Pierre Cardin plans Paris comeback after founder's death
Luxury label Pierre Cardin is set to return to Paris Fashion Week in a bid to breathe new life into the brand, its new boss told AFP, just over a year after the death of its legendary founder.
The famed couturier died in December 2020 at the age of 98, having built a hugely profitable business empire by licensing his name around the world.
He stayed in the spotlight to the very end, with blockbuster shows in Russia, Kazakhstan and even on the Great Wall of China in the last years of his life.
But Cardin stayed away from the official fashion calendar in his last two decades -- and that is something his nephew and hand-picked successor Rodrigo Basilicati-Cardin wants to reverse.
"Pierre wanted to be free," Basilicati-Cardin told AFP in an interview ahead of the latest Paris Fashion Week, which kicks off on Tuesday.
"As he approached his 80th birthday, he said there were lots of young designers who needed to be part of fashion week and he didn't want to get in their way."
But Basilicati-Cardin says it is time to relaunch the brand.
The first step is a special commemorative show dedicated to the label's founder on January 28 at the end of the haute couture week.
- Out of this world -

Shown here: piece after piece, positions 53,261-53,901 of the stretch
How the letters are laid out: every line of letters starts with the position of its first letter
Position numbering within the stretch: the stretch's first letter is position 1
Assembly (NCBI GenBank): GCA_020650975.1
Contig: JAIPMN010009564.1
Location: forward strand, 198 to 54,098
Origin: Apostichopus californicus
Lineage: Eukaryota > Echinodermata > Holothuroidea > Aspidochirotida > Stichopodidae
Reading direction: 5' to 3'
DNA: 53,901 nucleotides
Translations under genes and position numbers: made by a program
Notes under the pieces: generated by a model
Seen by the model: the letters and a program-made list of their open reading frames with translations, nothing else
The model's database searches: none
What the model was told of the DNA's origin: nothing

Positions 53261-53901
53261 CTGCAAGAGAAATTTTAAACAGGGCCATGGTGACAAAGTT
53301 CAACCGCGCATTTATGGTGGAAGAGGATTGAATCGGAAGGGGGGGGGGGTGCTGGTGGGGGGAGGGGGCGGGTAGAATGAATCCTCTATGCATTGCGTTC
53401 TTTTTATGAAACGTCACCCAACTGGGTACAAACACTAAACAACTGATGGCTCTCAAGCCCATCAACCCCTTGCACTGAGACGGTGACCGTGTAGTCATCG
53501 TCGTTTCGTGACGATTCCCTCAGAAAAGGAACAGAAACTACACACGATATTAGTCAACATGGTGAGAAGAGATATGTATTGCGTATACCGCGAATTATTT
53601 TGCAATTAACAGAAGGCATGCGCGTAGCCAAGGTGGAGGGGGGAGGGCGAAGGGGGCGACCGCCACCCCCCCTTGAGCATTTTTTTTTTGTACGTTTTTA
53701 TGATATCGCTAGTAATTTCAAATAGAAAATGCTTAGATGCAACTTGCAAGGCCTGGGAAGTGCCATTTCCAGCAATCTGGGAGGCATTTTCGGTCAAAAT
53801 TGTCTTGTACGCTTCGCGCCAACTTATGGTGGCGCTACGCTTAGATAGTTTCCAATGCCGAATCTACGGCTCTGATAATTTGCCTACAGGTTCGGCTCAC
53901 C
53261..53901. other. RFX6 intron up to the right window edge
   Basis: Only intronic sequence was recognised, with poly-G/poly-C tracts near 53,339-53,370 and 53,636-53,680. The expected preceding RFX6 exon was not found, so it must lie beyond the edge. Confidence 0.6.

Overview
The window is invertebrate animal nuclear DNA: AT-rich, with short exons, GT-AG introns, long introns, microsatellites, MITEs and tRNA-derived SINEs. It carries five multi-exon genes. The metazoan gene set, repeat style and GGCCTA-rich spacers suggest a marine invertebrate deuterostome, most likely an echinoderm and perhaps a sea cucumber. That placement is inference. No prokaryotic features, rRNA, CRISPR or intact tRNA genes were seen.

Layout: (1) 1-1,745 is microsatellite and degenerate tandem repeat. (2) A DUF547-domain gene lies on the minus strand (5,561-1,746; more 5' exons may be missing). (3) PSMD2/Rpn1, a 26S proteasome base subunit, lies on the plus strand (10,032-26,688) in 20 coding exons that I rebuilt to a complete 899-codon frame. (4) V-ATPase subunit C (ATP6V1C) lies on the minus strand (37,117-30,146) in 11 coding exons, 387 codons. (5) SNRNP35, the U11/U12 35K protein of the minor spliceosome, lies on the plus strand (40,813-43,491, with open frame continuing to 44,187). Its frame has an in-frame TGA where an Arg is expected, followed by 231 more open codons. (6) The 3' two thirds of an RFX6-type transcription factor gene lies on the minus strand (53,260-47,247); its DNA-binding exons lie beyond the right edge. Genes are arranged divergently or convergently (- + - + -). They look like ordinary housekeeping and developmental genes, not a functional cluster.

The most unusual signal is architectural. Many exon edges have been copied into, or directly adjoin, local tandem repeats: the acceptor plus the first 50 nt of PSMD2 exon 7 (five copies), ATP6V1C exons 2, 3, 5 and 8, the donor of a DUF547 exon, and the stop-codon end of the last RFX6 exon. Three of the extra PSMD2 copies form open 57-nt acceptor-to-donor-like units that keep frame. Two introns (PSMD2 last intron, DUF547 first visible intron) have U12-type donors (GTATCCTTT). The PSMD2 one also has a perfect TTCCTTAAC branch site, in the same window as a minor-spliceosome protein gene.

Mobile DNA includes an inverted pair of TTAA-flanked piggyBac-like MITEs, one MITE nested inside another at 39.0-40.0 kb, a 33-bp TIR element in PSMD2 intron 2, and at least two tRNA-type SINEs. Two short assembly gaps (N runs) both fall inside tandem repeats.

"We want to return to fashion week, at least once a year," said the new CEO. "We need the publicity.
"My uncle did a lot and the publicity came naturally. But he dedicated the last part of his life to creativity, not to distribution," he added.
Cardin helped revolutionise fashion in the 1960s and 1970s with bold and futuristic designs that tapped into the excitement around the space age.
Not for nothing is the tribute show being staged at the Air and Space Museum outside Paris.
"We wanted the theme to be outer space to evoke the 1960s, when Pierre Cardin wanted to dress the sort of person who travels on spaceships," said his nephew.
"He was the first -- the only who dared to do that alongside Andre Courreges -- and was criticised by everyone at the time."
But from the 1970s, Cardin began licensing his brand name to hundreds of other companies and products, from food mixers to answering machines to -- famously -- tinned sardines.
It was an immensely profitable move, and one that Cardin never regretted, telling the New York Times in 2002: "During the war, I would have rather smelled the scent of sardines than of perfume."
But for some, these licensing deals also reduced the brand's allure, as its name was plastered across bargain-basement clothing all over the globe.
- 'A certain simplicity' -
Basilicati-Cardin, an engineer and graphic designer by training, was chosen to take over by his uncle in 2018, having worked alongside him since the 1990s, primarily on accessories.
"He really liked a certain simplicity, the love of the curve. He explained things to me that I was doing instinctively," Basilicati-Cardin said.
Now CEO, he still designs glasses and picks ideas to be developed in future collections.
"In one design out of 50, I find something new, I jump on it," he said.
But he recognises a need to "rejuvenate" the storied label, perhaps with a new group of designers from outside.
Never without forgetting their legendary founder: plans are in place for another major commemoration in July to mark Cardin's 100th birthday -- this time perhaps in Venice.
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